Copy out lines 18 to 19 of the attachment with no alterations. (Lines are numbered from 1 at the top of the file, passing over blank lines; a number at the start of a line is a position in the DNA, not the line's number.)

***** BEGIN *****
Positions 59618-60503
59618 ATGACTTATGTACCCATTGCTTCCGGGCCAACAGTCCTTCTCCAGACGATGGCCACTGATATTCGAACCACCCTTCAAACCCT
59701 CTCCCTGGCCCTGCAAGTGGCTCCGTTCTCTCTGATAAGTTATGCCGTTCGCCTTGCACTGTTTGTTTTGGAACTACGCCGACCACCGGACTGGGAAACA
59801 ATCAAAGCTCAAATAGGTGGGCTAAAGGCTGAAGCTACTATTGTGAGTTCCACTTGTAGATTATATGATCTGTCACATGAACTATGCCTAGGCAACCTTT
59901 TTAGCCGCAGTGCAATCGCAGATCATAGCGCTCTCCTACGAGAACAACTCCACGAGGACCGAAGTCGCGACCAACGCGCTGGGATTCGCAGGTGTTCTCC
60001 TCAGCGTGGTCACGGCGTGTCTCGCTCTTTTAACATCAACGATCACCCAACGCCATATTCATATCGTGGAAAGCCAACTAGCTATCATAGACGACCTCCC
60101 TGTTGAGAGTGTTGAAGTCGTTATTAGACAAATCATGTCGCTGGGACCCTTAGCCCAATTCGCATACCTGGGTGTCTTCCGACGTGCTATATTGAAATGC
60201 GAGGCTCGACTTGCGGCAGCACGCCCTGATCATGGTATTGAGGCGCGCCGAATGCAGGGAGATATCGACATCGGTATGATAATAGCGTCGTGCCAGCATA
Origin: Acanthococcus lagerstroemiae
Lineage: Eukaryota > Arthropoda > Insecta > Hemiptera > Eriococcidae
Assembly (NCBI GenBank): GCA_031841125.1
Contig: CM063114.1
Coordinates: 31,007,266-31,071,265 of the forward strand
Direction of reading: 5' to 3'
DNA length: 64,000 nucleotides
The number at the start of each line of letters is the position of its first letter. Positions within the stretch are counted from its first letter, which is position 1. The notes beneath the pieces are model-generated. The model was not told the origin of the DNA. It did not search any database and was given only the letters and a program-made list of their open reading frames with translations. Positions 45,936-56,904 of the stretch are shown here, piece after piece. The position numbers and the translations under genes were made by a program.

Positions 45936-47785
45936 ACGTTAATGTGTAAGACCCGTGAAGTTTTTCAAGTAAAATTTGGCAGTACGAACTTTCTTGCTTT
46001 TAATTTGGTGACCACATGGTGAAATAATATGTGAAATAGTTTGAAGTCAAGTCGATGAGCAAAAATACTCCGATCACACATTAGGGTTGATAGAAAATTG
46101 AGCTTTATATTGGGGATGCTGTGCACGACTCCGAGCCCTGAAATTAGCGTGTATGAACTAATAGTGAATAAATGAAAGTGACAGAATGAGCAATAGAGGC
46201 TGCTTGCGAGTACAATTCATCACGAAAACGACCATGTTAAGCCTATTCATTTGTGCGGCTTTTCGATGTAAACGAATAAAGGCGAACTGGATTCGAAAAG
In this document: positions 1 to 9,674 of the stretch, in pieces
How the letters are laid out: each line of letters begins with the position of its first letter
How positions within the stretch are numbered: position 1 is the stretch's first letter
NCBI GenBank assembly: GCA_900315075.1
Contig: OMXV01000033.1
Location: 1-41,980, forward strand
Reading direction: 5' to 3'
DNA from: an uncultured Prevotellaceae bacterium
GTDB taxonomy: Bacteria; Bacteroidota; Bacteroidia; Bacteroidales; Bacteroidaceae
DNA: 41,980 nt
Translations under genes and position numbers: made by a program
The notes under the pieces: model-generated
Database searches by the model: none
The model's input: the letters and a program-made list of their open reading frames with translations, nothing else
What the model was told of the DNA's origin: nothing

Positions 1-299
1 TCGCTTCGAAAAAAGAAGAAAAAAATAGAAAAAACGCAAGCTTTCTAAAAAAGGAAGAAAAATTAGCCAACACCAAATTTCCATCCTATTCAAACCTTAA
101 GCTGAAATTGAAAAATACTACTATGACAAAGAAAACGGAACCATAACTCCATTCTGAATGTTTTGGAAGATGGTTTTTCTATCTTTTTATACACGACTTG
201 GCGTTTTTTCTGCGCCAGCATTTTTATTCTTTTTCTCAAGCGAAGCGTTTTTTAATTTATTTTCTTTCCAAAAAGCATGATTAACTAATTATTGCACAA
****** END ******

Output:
45936 ACGTTAATGTGTAAGACCCGTGAAGTTTTTCAAGTAAAATTTGGCAGTACGAACTTTCTTGCTTT
46001 TAATTTGGTGACCACATGGTGAAATAATATGTGAAATAGTTTGAAGTCAAGTCGATGAGCAAAAATACTCCGATCACACATTAGGGTTGATAGAAAATTG